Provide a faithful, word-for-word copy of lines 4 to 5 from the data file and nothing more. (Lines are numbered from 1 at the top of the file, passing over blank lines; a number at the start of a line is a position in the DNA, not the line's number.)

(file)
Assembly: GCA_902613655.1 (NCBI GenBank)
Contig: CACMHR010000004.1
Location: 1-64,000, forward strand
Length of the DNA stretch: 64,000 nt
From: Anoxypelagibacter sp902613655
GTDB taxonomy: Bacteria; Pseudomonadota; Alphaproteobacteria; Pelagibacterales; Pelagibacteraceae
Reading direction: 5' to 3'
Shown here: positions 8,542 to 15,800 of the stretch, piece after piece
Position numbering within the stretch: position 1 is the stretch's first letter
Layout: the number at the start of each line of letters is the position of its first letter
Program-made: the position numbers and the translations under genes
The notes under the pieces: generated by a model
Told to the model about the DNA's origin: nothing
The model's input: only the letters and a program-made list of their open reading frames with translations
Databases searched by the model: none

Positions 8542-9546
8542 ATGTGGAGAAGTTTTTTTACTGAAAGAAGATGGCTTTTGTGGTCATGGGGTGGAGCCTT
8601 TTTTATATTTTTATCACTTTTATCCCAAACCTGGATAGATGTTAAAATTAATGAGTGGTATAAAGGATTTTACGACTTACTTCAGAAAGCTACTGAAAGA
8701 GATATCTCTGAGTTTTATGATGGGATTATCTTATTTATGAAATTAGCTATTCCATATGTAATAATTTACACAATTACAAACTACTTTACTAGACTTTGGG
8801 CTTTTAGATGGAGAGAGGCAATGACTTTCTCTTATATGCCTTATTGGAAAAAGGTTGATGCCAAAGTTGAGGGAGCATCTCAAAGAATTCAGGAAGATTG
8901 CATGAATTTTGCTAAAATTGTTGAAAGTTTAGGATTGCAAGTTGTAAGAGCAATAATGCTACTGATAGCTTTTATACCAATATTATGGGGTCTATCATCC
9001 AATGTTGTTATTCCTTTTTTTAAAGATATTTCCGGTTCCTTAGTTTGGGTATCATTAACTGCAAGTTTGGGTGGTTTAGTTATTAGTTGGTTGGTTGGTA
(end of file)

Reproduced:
Length of the DNA stretch: 64,000 nt
From: Anoxypelagibacter sp902613655